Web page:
MARSH, James William

No.PO/21181, Marine, James William MARSH
Aged 38
medals not known
H.M.S. Royal Oak, Royal Marines
Killed on 14th October 1939

James William MARSH was born in Bottisham on 20th October 1901 (Newmarket Q4-1901 3B:497) son of James and Ellen Jane MARSH (née BURLING).

1911 census...Aged 9 he was at SwaffhamBulbeck with his father, James MARSH [34] a horsekeeper on farm; his mother Ellen Jane [32]; sister Evelyn Ruth [3] born Swaffham. His parents were born in Bottisham.

His mother died in Q4 1918 and his father married Maria PECK in Q4 1919.

He married Edith Kate RICHARDSON in 1936 in Portsmouth. Her address later was Eastney, Hampshire. She later married Ernest S. WHITE, in 1963 in Portsmouth.

In the 1939 register Edith [11-12-1891] seems to be at 26 Owen Street, Portsmouth with her mother, Sarah RICHARDSON [5-3-1866] a pensioner. His father [6-3-1877] a highway labourer for County Council/ Air Raid Precautions warden and stepmother Maria [14-3-1881] were at Commercial End, Swaffham Bulbeck.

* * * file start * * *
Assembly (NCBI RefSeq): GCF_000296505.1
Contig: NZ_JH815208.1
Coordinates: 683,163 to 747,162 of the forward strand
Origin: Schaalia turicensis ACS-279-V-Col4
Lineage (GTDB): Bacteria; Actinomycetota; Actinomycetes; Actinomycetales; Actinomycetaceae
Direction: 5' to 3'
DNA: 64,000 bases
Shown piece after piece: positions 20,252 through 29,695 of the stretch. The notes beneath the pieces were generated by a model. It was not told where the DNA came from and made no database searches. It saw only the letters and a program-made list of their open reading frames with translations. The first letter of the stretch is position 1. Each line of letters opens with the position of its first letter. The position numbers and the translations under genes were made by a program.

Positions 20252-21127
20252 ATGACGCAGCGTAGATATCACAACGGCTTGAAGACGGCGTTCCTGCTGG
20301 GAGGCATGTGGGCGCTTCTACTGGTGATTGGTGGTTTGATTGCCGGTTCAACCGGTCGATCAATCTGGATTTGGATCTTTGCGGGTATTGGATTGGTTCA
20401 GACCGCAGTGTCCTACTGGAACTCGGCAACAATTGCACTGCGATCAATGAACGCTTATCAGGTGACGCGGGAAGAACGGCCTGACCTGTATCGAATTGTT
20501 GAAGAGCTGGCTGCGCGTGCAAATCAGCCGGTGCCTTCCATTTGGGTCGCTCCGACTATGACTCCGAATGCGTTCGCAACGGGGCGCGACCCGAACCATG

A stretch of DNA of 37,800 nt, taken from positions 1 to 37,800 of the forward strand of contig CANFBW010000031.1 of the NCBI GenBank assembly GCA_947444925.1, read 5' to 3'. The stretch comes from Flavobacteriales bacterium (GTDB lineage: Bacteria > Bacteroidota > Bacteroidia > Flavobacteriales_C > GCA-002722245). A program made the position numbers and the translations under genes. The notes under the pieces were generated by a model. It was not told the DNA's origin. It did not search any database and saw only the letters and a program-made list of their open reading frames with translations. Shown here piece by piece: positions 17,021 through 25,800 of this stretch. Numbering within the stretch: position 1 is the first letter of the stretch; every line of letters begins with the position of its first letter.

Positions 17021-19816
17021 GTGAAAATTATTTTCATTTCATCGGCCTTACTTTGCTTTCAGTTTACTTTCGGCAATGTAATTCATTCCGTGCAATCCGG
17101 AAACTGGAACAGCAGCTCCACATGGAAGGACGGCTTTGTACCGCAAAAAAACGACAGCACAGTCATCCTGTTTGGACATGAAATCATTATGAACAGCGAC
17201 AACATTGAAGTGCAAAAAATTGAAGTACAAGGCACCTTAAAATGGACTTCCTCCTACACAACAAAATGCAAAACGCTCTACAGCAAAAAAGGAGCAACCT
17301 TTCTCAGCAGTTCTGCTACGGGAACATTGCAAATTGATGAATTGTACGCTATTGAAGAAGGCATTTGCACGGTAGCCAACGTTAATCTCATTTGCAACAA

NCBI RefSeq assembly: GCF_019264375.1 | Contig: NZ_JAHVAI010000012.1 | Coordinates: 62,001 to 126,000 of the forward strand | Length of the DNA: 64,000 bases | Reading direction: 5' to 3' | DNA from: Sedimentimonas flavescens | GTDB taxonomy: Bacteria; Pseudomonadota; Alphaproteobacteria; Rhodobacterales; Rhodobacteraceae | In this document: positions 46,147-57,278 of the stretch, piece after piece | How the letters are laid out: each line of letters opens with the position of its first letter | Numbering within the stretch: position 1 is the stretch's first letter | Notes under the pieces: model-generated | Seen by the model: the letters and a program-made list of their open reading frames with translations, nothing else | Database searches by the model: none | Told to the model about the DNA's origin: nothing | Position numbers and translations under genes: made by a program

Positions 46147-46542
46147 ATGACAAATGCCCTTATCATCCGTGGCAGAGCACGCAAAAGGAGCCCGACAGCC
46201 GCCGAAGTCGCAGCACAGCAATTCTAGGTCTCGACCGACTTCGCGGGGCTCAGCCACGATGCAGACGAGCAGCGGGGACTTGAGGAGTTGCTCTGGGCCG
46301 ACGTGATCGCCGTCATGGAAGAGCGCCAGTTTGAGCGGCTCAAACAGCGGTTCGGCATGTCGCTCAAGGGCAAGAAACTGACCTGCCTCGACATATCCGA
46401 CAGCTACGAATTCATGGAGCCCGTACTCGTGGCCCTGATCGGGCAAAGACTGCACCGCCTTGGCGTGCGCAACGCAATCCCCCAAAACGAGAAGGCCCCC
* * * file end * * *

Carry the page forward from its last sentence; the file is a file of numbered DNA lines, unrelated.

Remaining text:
He enlisted in the Royal Marine Light Infantry on 3rd February 1919. Then he was 5 feet 4 inches (162.6 cm) tall, a farm labourer, next of kin his father James of Commercial End, Swaffham Bulbeck. At the end of his 12 years, he re-engaged on 6th October 1931, now 5 feet 8 inches (172.7 cm) tall. His posting are far too numerous to detail here, but he joined HMS "Royal Oak" on 25th August 1939.

HMS Royal Oak was one of five Revenge class battleships built for the Royal Navy during the First World War. Launched in 1914 and completed in 1916, Royal Oak first saw combat at the Battle of Jutland as part of the Grand Fleet. Unable to be modernised, due to her lack of speed she was no longer suited to front line duty and was effectively a guardian at Scapa Flow. When a German aircraft was seen over Scapa Flow the Fleet was swiftly dispersed but "Royal Oak" remained as her anti aircraft guns might come in useful

On 14th October 1939 submarine U-47, captained by Günther Prien entered Scapa Flow on the surface, navigating between the blockships placed to block such endeavours and sunk her with torpedoes. The first salvo resulted in just one hit, but a second try with three torpedoes all hit and "Royal Oak" sank 13 minutes later with the loss of 833 men. The Marines mess had been destroyed by the explosion of one torpedo.

artist's impression of wreck (from

photo: Commonwealth War Graves Commission

James Marsh is commemorated on the Portsmouth Naval memorial, panel 36. col 1

click here to go to the Commonwealth War Graves Commission website for full cemetery/memorial details